The Wisdom Page 


Wisdom and Humanity's Transformational Dilemma

Some comments by Copthorne Macdonald on Anthony Judge's essay: "Imagining the Real Challenge"

As I have written elsewhere, for the past 40 years Anthony Judge has closely observed humanity's efforts to deal with its intertwined matrix of serious problems — humanity's "problematique." He has written some 1300 essays and research papers and created the following databases, all to shed light on how we might change things for the better.

World Problems - Issues: 56,564 profiles, 276,791 links
Global Strategies - Solutions: 32,547 profiles, 284,382 links
Human Values: 3,257 profiles, 119,255 links
Human Development: 4,817 profiles, 19,757 links
Patterns and Metaphors: 1,275 profiles, 4,535 links
Bibliography (issues): 16,579 profiles, 24,236 links
Integrative Concepts: 633 profiles, 0 links
Network Visualizations

In his essay "Imagining the Real Challenge" he uses words and unique graphics to present an exceptionally clear view of humanity's transformational dilemma. In my comments below I attempt to relate wisdom and its development to his insightful view of the situation.

Before reading my comments, I suggest that you read at least to "Afterthoughts" in Judge's essay:
Imagining the Real Challenge


Several times in my intellectual life I have seen the explanatory power of two-dimensional, x-y displays.  One I recall had Political Left and Political Right on the horizontal axis and human caring on the vertical axis, ranging from Uncaring at the bottom to highly Caring at the top.  The Quakers were given a dot in the upper right corner, the Nazis one in the lower right.  Stalin had a dot in the lower left corner, and I forget who they put in the upper left — perhaps Ghandi — but you get the idea.  Another example.  In one of my wisdom books I talk about trying to get across Joseph Campbell's concept of Bliss  — as in "follow your bliss" — to a class of graduating high school seniors.  My x-y chart had Clarity on the left of the x-axis and Confusion on the right.  It had Enthusiasm at the top of the y-axis and Terror at the bottom.  I put "The bliss place" in the upper left corner, and asked the students where they saw themselves on the chart as they faced life after graduation.


All that pales in explanatory power when compared with Figure 1 in Anthony Judge's "Imagining the Real Challenge."  Adding the concepts of attractor and repulsor is akin to adding another dimension. In all, the figure, coupled with Judge's "Explanation," strikes me as a very powerful tool for conceptualizing the transformational dilemma that humanity faces.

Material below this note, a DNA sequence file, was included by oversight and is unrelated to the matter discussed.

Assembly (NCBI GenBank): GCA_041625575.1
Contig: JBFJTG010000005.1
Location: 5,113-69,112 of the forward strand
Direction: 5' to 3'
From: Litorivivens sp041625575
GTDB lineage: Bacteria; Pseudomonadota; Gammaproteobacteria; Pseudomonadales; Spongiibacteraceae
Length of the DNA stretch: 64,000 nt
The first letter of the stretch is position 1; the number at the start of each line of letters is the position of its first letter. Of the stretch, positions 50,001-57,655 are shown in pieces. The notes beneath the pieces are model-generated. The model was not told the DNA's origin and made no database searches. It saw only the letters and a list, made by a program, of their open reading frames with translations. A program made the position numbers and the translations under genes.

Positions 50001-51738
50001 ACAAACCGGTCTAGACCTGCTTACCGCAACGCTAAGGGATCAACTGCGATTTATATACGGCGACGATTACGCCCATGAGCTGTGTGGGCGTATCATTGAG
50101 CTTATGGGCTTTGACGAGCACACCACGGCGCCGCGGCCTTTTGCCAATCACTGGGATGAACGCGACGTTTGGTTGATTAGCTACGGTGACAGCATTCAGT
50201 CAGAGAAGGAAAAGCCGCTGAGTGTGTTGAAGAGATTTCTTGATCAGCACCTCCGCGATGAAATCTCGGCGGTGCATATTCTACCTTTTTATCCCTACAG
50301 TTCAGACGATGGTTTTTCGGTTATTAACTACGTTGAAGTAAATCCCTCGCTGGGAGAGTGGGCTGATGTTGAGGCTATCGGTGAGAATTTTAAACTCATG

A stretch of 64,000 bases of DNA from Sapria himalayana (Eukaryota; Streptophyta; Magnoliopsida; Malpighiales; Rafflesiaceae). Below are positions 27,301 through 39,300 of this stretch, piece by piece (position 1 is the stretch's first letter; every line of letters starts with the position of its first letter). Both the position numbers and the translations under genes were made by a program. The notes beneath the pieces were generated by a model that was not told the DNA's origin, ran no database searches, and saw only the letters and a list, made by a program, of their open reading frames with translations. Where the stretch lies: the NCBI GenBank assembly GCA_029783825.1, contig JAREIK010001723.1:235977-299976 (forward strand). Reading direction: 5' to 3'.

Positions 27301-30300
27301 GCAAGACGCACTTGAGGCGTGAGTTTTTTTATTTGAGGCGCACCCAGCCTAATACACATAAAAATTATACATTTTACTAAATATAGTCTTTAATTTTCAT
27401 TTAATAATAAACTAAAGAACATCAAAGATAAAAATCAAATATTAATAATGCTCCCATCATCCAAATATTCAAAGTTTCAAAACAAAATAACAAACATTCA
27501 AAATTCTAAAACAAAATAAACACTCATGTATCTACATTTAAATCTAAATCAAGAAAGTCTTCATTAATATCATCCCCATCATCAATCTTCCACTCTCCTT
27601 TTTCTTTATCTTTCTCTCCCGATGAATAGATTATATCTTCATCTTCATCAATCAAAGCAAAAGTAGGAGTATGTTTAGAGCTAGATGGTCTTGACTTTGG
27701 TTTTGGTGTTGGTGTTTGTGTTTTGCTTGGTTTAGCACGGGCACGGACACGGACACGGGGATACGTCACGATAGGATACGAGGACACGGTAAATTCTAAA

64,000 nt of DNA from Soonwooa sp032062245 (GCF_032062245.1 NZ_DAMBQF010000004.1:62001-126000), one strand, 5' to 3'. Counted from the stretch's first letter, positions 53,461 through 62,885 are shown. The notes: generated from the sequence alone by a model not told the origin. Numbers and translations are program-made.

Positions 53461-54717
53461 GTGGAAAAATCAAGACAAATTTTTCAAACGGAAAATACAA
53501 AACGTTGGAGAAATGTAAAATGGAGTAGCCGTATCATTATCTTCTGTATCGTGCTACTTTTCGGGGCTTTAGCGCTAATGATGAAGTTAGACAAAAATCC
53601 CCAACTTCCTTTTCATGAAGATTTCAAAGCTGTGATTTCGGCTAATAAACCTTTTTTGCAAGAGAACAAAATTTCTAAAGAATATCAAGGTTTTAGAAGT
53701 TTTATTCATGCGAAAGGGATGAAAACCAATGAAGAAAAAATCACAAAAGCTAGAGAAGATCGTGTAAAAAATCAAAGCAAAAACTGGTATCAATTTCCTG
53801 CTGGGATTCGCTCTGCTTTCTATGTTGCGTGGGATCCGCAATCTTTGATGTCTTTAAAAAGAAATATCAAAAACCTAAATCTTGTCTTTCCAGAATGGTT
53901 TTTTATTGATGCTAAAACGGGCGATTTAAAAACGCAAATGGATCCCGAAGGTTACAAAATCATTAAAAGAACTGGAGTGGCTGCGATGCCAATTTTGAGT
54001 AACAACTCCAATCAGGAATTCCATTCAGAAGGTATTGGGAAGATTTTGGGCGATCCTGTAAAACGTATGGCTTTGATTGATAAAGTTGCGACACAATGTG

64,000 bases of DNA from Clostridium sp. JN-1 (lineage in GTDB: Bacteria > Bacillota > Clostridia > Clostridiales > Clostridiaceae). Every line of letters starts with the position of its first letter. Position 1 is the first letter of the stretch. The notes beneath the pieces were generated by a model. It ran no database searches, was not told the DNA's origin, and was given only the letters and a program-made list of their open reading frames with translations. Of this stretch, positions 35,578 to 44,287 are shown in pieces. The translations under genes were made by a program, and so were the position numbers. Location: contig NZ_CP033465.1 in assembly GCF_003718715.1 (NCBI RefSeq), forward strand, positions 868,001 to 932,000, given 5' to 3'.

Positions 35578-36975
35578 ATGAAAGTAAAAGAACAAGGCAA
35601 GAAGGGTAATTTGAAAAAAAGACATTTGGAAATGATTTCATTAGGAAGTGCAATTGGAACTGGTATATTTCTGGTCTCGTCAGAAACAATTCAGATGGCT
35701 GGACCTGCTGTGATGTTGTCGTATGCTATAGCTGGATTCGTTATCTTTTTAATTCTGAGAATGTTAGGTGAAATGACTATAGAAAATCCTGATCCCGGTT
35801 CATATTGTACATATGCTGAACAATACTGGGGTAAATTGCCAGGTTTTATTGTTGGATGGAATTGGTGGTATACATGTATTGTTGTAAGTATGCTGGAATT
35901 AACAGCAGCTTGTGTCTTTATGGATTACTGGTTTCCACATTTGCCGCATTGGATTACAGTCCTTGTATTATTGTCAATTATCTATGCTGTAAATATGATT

Figure 1


I was immediately struck by how wisdom (and its absence) fits with his schema.  Let us start with the Problematique, Resolutique, and the axis of explicit imaginary. In discussing the Problematique he points out the difficulty of "clarifying the extent and complexity of the problematique," and the power of "the pattern of habitual behaviours" to "resist change to another condition."  He points out similar problems with the Resolutique: "Any proposed changes to conditions claimed to be more desirable are readily contested and framed as illusory and misleading."  I see the role of wisdom in relation to this axis as helping to clarify the nature, extent, and complexity of both Problematique and Resolutique.  A passage from Matters of Consequence:

Maslow studied people who had a high level of psychological development, “self–actualizing people” in his terminology. He studied the way these people perceived the world and the differences between their perceptions and those of most other people. He noted that for self–actualizing people (and others during self–actualizing moments), facts were value–laden; they had a certain “oughtness” and called for certain actions.

In Maslow’s words:

When anything is clear enough or certain enough, true enough, real enough, beyond the point of doubt, then that something raises within itself its own requiredness, its own demand–character, its own suitabilities. It “calls for” certain kinds of action rather than others. If we define ethics, morals, and values as guides to action, then the easiest and best guides to the most decisive actions are very facty facts; the more facty they are, the better guides to action they are.

We cannot, however, sense the oughtness of facts if we approach reality with anything less than a fully receptive, fully open mind: